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The Independent Culture
Pi (15)

Fox Pathe, rental HHHH

The fine line between genius and madness is deftly explored in Darren Aronofsky's directorial debut. Shot in grainy black and white, it upholds the philosophy that everything can be represented and explained through numbers. The story revolves around Max, a reclusive but brilliant teenager on the cusp of discovering the numerical key to the universe. As word gets around, he finds himself persecuted by a Wall Street syndicate and a group of weirdy beardies who believe he has unlocked the secret name of God. Whether Pi adds up or not is anybody's guess, but it certainly stands up as a psychological thriller.

Enemy of the State (15)

Buena Vista, rental HHH

Will Smith's amiable Washington lawyer finds himself accidentally in possession of a video tape containing evidence of a congressman's murder, in Tony Scott's conspiracy thriller. In their endeavours to get it back the National Security Agency infiltrate every corner of his life, getting him fired, framing him for another murder and nearly destroying his marriage. The picture moves at breakneck speed and is cluttered with images of complex computer surveillance systems. Although Scott's film lacks subtlety, it still makes the pulse race.

Palmetto (15)

Columbia, retail H

Woody Harrelson gets embroiled in a young woman's plans to con her husband in Volker Schlondorff's noir thriller. Inevitably, the suitcase of money turns out to be a bag full of paper, and Harrelson ends up with a body in the trunk of his car. Elisabeth Shue acts herself into a sexual lather as the depraved temptress, while Chloe Sevigny's performance as the sultry teenager verges on pornographic. Harrelson's is the only believable character, not surprising since he is accustomed to acting the dolt. But the fact that the viewer is always two steps ahead of the hero ultimately brings this picture down.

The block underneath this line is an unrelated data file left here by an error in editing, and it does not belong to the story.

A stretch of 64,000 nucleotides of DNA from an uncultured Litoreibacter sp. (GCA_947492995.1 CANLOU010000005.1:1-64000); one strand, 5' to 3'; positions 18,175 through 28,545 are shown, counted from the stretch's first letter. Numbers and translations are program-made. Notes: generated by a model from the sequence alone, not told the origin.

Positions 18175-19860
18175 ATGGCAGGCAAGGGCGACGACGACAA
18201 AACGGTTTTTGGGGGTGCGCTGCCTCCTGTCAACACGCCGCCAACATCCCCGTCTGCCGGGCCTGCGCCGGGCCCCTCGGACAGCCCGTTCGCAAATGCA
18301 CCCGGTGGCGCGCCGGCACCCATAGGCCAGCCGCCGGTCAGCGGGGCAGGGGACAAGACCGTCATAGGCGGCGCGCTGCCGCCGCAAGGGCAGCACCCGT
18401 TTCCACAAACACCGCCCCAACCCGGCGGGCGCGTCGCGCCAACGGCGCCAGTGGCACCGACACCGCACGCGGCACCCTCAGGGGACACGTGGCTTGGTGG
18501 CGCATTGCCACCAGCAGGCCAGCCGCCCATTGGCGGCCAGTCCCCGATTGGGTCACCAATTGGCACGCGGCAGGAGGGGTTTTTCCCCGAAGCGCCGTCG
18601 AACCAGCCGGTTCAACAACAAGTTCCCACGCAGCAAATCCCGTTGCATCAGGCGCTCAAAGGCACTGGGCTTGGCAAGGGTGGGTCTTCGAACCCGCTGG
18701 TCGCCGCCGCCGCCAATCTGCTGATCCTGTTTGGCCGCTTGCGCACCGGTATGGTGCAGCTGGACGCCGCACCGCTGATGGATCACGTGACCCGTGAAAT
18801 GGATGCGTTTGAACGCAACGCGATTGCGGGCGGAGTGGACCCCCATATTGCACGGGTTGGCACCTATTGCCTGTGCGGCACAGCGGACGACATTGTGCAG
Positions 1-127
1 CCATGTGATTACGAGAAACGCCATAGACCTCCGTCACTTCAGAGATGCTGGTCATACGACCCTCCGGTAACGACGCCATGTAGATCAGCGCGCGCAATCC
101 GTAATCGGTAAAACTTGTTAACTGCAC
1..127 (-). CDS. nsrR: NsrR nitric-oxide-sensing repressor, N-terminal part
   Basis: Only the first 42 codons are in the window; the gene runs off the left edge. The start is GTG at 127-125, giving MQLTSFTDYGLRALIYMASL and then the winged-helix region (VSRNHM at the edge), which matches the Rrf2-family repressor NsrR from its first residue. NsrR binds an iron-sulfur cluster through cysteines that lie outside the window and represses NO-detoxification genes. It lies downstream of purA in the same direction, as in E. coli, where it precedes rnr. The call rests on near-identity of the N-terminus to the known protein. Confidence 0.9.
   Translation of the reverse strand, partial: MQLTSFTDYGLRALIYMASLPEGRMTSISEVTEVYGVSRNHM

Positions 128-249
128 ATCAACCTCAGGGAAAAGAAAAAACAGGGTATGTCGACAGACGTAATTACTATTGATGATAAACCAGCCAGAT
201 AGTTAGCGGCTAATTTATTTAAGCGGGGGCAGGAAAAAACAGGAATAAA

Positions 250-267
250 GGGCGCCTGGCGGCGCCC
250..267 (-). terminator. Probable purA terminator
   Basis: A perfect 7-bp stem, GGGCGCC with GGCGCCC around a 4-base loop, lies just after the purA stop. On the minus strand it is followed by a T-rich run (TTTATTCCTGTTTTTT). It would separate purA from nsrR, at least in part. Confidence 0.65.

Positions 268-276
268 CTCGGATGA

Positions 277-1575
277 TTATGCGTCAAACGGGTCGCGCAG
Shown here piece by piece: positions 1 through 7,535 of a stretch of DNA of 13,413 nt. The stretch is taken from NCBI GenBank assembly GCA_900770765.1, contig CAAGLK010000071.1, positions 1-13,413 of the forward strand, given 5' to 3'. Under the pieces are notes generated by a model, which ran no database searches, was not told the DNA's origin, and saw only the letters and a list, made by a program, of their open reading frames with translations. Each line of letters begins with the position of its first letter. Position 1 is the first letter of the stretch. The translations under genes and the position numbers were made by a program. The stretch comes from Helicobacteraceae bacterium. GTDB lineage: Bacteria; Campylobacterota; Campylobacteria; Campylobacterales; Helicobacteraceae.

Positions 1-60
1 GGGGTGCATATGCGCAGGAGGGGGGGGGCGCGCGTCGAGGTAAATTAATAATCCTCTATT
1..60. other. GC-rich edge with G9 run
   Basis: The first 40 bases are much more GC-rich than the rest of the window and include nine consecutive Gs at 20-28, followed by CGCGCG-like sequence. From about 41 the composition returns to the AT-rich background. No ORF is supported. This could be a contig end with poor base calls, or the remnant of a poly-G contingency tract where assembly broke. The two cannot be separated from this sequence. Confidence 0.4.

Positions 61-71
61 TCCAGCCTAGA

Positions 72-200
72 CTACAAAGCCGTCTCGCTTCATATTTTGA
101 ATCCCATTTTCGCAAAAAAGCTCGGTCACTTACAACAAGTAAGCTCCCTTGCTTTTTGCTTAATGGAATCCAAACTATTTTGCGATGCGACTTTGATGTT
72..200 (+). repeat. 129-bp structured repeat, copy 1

Love & Death on Long Island (15) Fox Pathe, retail HHHH

When writer Giles De'Ath (John Hurt) finds himself in the wrong cinema watching Hotpants College II, he falls under the spell of the film's pin-up lead (Jason Preistley). So much so that he departs for Long Island and inveigles his way into the actor's house. While Love & Death is a touching portrait of the complex relationship of the observer and the observed, it comically revels on the collision of low and high culture and the conflict of old and new. From his armchair, De'Ath unsuccessfully tries to watch Hotpants sequels on his new VCR, not realising that you need a television as well. Irresistible.